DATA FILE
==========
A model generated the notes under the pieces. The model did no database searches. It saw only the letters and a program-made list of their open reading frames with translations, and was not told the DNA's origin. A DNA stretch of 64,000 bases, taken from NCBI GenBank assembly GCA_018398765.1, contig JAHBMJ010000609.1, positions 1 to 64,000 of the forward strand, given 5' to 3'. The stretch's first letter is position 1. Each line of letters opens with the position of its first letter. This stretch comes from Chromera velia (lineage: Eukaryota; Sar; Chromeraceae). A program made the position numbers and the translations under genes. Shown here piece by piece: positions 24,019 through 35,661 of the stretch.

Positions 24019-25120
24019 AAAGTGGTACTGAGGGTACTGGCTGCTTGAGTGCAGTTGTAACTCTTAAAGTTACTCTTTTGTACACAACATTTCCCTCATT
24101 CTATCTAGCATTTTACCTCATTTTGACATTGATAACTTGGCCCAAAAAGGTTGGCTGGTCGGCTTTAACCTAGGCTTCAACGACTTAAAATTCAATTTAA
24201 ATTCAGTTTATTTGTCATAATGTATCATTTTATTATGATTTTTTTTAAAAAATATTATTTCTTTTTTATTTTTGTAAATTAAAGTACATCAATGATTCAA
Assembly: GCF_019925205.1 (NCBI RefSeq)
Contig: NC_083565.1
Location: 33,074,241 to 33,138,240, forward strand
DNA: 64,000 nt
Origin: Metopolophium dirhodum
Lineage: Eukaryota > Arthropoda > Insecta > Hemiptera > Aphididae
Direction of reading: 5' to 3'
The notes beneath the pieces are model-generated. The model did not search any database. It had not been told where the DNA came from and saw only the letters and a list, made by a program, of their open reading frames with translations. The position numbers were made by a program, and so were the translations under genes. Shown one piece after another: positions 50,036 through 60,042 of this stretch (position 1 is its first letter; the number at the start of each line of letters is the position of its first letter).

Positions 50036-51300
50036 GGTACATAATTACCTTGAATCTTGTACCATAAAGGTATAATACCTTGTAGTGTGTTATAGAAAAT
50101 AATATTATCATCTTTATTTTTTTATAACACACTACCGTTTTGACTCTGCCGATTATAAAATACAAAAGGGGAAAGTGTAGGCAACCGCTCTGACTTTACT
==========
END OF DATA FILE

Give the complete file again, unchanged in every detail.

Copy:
A model generated the notes under the pieces. The model did no database searches. It saw only the letters and a program-made list of their open reading frames with translations, and was not told the DNA's origin. A DNA stretch of 64,000 bases, taken from NCBI GenBank assembly GCA_018398765.1, contig JAHBMJ010000609.1, positions 1 to 64,000 of the forward strand, given 5' to 3'. The stretch's first letter is position 1. Each line of letters opens with the position of its first letter. This stretch comes from Chromera velia (lineage: Eukaryota; Sar; Chromeraceae). A program made the position numbers and the translations under genes. Shown here piece by piece: positions 24,019 through 35,661 of the stretch.

Positions 24019-25120
24019 AAAGTGGTACTGAGGGTACTGGCTGCTTGAGTGCAGTTGTAACTCTTAAAGTTACTCTTTTGTACACAACATTTCCCTCATT
24101 CTATCTAGCATTTTACCTCATTTTGACATTGATAACTTGGCCCAAAAAGGTTGGCTGGTCGGCTTTAACCTAGGCTTCAACGACTTAAAATTCAATTTAA
24201 ATTCAGTTTATTTGTCATAATGTATCATTTTATTATGATTTTTTTTAAAAAATATTATTTCTTTTTTATTTTTGTAAATTAAAGTACATCAATGATTCAA
Assembly: GCF_019925205.1 (NCBI RefSeq)
Contig: NC_083565.1
Location: 33,074,241 to 33,138,240, forward strand
DNA: 64,000 nt
Origin: Metopolophium dirhodum
Lineage: Eukaryota > Arthropoda > Insecta > Hemiptera > Aphididae
Direction of reading: 5' to 3'
The notes beneath the pieces are model-generated. The model did not search any database. It had not been told where the DNA came from and saw only the letters and a list, made by a program, of their open reading frames with translations. The position numbers were made by a program, and so were the translations under genes. Shown one piece after another: positions 50,036 through 60,042 of this stretch (position 1 is its first letter; the number at the start of each line of letters is the position of its first letter).

Positions 50036-51300
50036 GGTACATAATTACCTTGAATCTTGTACCATAAAGGTATAATACCTTGTAGTGTGTTATAGAAAAT
50101 AATATTATCATCTTTATTTTTTTATAACACACTACCGTTTTGACTCTGCCGATTATAAAATACAAAAGGGGAAAGTGTAGGCAACCGCTCTGACTTTACT